We often presume, when talking of vision, that it is cast in a speech or with some kind of audience listening. However, for many years I have claimed that vision is best cast in conversation. Here’s why:[check_list]
- People can tune out a speech–but it is hard to fully tune out a conversation partner.
- Conversation allows for interruption and the answering of questions… becoming full interactive.
- A conversation values the input of the conversation partner, they feel like they are contributing to the vision.
- Ownership is optional in a crowd. In a conversation, an implicit ownership of what’s stated is expected if no push-back is offered.
- A vision speech is a moment in time–but a conversation can be ongoing and open ended.
- Conversation uses more appropriate terminology and language for the hearer–coming to them at their level.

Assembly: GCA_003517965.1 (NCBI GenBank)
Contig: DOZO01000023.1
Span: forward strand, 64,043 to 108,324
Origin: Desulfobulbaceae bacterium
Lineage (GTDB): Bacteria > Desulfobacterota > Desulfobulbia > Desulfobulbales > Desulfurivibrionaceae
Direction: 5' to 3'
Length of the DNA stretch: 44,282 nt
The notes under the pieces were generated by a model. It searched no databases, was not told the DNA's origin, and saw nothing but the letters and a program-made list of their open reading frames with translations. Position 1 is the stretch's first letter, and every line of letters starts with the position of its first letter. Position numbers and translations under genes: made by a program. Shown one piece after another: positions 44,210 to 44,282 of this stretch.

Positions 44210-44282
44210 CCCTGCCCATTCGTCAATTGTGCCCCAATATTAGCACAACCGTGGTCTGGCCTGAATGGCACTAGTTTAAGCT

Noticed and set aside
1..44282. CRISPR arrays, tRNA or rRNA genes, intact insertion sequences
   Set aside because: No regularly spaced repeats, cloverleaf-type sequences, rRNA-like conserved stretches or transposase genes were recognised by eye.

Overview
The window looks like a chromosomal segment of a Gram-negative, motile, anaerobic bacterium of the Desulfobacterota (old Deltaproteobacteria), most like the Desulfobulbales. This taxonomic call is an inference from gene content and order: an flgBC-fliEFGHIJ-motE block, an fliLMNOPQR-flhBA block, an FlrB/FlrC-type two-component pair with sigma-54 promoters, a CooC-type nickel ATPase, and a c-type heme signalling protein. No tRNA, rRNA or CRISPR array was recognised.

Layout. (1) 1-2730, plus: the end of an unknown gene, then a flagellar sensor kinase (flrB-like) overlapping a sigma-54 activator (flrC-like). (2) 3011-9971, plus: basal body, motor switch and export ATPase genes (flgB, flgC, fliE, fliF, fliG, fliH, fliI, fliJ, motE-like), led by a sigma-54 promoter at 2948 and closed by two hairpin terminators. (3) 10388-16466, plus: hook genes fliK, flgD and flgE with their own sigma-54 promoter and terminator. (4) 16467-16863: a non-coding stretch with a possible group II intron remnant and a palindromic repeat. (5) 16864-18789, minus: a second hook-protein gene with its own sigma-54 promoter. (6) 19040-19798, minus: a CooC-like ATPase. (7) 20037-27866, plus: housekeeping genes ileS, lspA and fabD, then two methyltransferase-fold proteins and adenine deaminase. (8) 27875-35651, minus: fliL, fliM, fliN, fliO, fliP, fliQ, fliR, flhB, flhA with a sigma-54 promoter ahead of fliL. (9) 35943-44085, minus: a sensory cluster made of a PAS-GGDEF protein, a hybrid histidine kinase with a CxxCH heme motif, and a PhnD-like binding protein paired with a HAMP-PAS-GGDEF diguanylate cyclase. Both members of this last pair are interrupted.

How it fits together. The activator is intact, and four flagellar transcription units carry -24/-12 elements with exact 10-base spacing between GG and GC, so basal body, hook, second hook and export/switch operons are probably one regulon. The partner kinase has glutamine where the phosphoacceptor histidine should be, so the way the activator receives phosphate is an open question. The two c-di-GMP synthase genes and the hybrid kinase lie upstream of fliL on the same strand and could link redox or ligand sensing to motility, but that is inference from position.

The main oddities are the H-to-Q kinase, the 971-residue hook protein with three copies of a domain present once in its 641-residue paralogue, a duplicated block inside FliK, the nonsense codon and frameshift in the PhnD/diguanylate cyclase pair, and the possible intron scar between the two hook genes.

- A speech might be generally assented to; but in a conversation the hearer can go deeper into the purpose of the vision.
- In a conversation someone can find their own place in the vision, instead of just seeing it as “the leader’s vision.”
- Conversation offers the opportunity to restate the vision in one’s own words–even if somewhat inaccurate that rewording is invaluable.
- A conversation allows the vision-caster to find out how the vision is sticking–which is hard to read from the stage.
- Conversations allow storys to be told with more customization toward the hearers own passions.
- And finally, a vision casting conversation is the best way to collect stories that correspond to the vision, as the hearer can talk back and offer ways they see the vision happening already.
For all these reasons and more, I think vision speeches are over-rated, and that vision is best cast in conversation.
What’s your take?